Throughout its history, the Islamic legal system has emphasized the importance of sulh, which embodies the Western concepts of compromise, settlement, reconciliation, and agreement. Focused on determining the truth and dispensing justice with minimal procedural obstacles, the Islamic tradition has always preferred sulh to formal litigation.

The preference for sulh in the Islamic legal system is often a reflection of larger social and cultural attitudes about conflict.  In most Muslim-majority countries, for example, the notion of conflict typically carries an exceedingly negative connotation. Often seen as disruptive and dangerous to social cohesion, conflict is something to be avoided. This aversion creates strong incentives to minimize all forms of conflict, even those that might be considered “constructive” in other societies.  Understandably, this mindset makes formal litigation an unpopular dispute resolution mechanism, given its inherent adversarial elements.

Instead, sulh sometimes represents the preferred method of conflict resolution in the Islamic legal system (particularly in rural areas of Muslim-majority countries). Though sulh seems similar in many respects to Western forms of mediation, upon closer examination, the actual processes underlying sulh are quite distinct.    

The most noticeable difference is that a facilitator is usually far more proactive during a sulh negotiation.  Rather than act as a mere neutral observer, the facilitator digs deep into the actual substance of the conflict, directly evaluates the arguments raised by both sides, and actively takes part in negotiating a solution. In many instances, the facilitator must accomplish this without any initial personal interaction among the parties. Such interaction would raise an unacceptable risk of embarrassing a party or exacerbating the situation. Thus, the (usually male) facilitator would likely be called an evaluative mediator in the United States.

Sulh mediation also differs in its dispute resolution focus.  In other legal systems, mediators emphasize shared interests and collective problem solving in order to separate the people from the problem.  Sulh negotiations, however, take the exact opposite approach.  Instead, they prioritize any relational issues, viewing the repair of damaged relationships (whether personal or commercial) as crucial to the restoration of harmony and solidarity among the parties.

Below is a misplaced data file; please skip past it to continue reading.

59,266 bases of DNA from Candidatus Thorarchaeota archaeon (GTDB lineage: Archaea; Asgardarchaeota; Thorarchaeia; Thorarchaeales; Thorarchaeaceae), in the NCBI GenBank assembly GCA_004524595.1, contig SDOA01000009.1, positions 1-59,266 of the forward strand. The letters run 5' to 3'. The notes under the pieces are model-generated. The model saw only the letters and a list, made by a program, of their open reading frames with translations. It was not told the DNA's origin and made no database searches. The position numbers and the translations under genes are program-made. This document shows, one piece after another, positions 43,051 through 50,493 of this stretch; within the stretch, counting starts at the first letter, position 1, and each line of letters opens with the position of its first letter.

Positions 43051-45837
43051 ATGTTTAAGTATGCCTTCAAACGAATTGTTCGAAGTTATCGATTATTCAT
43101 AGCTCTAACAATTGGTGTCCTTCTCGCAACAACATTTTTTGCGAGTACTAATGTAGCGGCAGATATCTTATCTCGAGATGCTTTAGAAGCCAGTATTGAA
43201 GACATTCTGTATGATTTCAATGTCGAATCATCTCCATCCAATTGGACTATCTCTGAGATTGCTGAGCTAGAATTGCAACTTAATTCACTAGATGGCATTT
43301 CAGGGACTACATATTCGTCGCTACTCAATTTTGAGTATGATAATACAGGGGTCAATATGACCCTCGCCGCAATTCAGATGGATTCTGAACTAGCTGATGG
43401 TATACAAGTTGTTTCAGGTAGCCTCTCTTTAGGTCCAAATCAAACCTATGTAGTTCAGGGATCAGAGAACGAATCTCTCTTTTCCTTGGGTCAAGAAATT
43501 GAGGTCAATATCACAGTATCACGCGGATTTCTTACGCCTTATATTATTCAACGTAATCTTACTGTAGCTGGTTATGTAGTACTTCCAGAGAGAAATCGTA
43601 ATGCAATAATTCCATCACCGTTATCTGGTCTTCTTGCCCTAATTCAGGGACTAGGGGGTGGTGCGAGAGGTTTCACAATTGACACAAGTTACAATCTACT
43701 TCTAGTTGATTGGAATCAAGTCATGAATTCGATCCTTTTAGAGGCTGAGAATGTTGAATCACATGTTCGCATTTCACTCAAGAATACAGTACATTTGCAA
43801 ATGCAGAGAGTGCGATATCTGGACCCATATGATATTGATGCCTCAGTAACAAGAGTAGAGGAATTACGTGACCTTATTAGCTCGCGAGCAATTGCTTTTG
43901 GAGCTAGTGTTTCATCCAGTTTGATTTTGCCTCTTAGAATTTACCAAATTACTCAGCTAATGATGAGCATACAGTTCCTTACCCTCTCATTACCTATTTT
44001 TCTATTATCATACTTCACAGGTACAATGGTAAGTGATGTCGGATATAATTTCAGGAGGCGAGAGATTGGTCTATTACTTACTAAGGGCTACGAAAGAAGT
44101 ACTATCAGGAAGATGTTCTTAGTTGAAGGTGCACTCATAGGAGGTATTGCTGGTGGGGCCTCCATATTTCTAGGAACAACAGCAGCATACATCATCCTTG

Though sulh is employed to resolve all manner of civil disputes, its use is most prevalent in domestic matters.  Its focus on the importance of maintaining relationships makes sulh particularly attractive to parties seeking to resolve domestic conflicts. Sulh serves as the primary vehicle for resolving marital disputes in many Muslim-majority countries, especially given the unfavorable standing of divorce in Islamic law.

In the end, the preference for sulh in many Muslim-majority nations is more than mere disapproval of litigation.  Instead, sulh as a form of mediation, conciliation and dispute resolution is placed on a pedestal and commonly referred to in the Muslim community (and indirectly in the Qur'an) as “the best of judgments” because of its own inherent virtues.

Muslims have a fundamental obligation to foster peace and harmony within the greater Islamic community. By avoiding the strife and rancor that often accompanies winner-takes-all litigation, sulh plays a vital role in fulfilling this obligation.


To transform the conflicts besetting the world today, we need to uncover the conceptions of peace within our diverse religious and cultural traditions, while seeking the common ground amongst them.

For those mediators dealing with clients from Islamic faith-based traditions or mediating interfaith and intrafaith disputes, knowledge of the concept of sulh can be an effective tool in encouraging reconciliation or transformation. For instance, mediators can endeavor to be more evaluative when dealing with parties in this context, keeping in mind that repairing relationships is just as important as problem-solving when mediating disputes with or among those from Islamic faith-based backgrounds.

In Part Two, we will look at how select Jewish traditions of dispute resolution can assist faith-based ADR practitioners.



[1] This opening narrative is adapted from reporting of Emmanuel Egya Sule's novel Sterile Sky, about religious strife in Nigeria during the 1990s. See,

By Ehsan Zaffar